Spacewalking plumbers make Tranquility cooler
BY WILLIAM HARWOOD
STORY WRITTEN FOR CBS NEWS "SPACE PLACE" & USED WITH PERMISSION
Posted: February 14, 2010
After successfully hooking up ammonia coolant lines to the new Tranquility module, astronauts Robert Behnken and Nicholas Patrick returned to the space station's Quest airlock to check for contamination while flight controllers finished powering up the module's electrical systems.
Despite the release of a small amount of ammonia early in the mission, Patrick's suit was not contaminated and Flight Director Bob Dempsey said engineers successfully powered up the new module, a major milestone for the shuttle Endeavour's mission.
"It was an extremely exciting and successful day on the International Space Station, one that I'm very proud of," Dempsey said. "The team has been working for over two years to make today happen. And it did, and it was extremely successful and I'm very pleased with the way it has gone.
"Everything was accomplished as we had planned," he said. "The main objective, of course, was hooking up the ammonia lines. The ammonia lines provide cooling to the electronics and systems of the node 3 (Tranquility) module and integrates it into the cooling system of the space station. That was performed today, which allowed us to begin actually powering up the module for the first time."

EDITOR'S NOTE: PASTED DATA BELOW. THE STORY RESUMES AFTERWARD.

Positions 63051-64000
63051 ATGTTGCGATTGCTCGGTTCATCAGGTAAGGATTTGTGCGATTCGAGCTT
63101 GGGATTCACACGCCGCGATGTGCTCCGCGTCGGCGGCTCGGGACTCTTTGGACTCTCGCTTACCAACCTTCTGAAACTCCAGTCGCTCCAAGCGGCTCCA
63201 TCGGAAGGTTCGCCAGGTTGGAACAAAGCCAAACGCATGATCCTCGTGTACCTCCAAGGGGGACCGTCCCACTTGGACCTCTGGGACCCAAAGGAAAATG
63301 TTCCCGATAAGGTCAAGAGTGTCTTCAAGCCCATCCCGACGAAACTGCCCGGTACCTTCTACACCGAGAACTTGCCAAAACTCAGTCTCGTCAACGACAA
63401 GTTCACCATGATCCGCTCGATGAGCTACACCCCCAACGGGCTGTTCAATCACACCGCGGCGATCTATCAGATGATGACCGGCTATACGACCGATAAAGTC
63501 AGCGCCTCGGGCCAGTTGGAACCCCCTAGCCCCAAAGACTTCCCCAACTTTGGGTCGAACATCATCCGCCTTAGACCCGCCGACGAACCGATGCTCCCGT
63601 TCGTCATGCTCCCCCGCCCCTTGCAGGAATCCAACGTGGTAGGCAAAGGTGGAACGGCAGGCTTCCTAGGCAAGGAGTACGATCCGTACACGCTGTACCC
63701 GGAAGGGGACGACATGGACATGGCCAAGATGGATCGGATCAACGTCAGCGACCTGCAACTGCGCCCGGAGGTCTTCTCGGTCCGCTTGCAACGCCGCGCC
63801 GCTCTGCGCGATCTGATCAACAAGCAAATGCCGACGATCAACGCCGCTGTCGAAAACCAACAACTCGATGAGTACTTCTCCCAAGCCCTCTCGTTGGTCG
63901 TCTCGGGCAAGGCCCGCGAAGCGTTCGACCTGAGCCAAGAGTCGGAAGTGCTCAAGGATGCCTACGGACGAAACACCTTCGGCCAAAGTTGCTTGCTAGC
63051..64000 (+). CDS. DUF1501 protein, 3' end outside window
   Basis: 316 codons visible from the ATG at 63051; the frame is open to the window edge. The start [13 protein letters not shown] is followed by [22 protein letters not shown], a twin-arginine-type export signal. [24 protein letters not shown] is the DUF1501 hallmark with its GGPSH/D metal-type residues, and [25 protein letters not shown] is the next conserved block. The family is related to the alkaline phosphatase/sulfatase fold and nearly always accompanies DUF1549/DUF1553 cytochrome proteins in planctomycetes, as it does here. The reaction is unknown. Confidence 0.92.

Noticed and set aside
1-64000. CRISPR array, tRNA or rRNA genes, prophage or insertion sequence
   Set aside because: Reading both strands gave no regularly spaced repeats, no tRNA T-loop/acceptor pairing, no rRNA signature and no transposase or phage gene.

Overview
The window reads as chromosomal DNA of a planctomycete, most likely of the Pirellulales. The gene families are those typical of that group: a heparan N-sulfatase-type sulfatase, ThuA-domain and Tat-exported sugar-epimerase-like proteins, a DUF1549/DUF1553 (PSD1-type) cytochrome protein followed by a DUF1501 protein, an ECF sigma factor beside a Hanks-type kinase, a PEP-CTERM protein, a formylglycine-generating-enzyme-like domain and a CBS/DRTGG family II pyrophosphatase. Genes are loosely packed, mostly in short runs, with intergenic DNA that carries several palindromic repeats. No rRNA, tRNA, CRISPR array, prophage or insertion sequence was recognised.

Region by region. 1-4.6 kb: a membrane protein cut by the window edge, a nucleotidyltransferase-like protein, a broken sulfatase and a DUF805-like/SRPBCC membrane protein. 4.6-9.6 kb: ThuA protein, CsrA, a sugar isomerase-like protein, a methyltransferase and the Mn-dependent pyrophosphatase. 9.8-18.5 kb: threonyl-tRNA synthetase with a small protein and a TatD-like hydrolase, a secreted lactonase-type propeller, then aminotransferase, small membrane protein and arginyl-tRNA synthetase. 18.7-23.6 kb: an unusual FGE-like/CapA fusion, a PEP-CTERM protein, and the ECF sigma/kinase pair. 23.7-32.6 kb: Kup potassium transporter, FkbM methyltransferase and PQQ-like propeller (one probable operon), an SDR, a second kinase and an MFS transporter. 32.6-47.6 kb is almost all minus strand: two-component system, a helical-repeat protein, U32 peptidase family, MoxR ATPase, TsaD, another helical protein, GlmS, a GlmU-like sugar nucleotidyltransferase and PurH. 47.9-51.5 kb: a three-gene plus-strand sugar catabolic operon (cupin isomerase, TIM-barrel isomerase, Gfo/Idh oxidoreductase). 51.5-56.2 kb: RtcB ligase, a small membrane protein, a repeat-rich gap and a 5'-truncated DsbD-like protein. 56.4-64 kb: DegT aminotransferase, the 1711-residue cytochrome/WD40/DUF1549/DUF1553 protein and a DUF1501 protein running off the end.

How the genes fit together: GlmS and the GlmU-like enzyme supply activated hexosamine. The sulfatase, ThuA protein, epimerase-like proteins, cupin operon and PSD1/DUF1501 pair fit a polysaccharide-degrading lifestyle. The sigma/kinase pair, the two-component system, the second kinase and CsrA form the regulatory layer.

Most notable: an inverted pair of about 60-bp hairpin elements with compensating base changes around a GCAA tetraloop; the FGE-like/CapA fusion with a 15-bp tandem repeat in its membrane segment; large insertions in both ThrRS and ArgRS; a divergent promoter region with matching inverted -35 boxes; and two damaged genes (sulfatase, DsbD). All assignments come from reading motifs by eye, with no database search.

As planned, only one of the two ammonia coolant loops was activated. The second loop will be activated during a spacewalk overnight Tuesday. But with one loop circulating coolant to and from the new module, flight controllers were able to complete the power-up sequence, activating lights, ventilation, computer systems and air conditioning.
The only problem occurred early in the spacewalk when Patrick was sprayed by a small amount of ammonia when he uncapped a line prior to connecting a jumper hose.
The spacewalk proceeded smoothly through its initial stages, but Patrick reported getting sprayed with a small amount of ammonia around 11 p.m. when he uncapped a connector on the Unity module before plugging in a jumper hose.
"And, OK, I have a small spray of ammonia coming out from under the cap," Patrick said. "I've backed away, I do have... ammonia did come in my direction. No more is coming out. I would estimate the total amount to be on the order of 1 cc."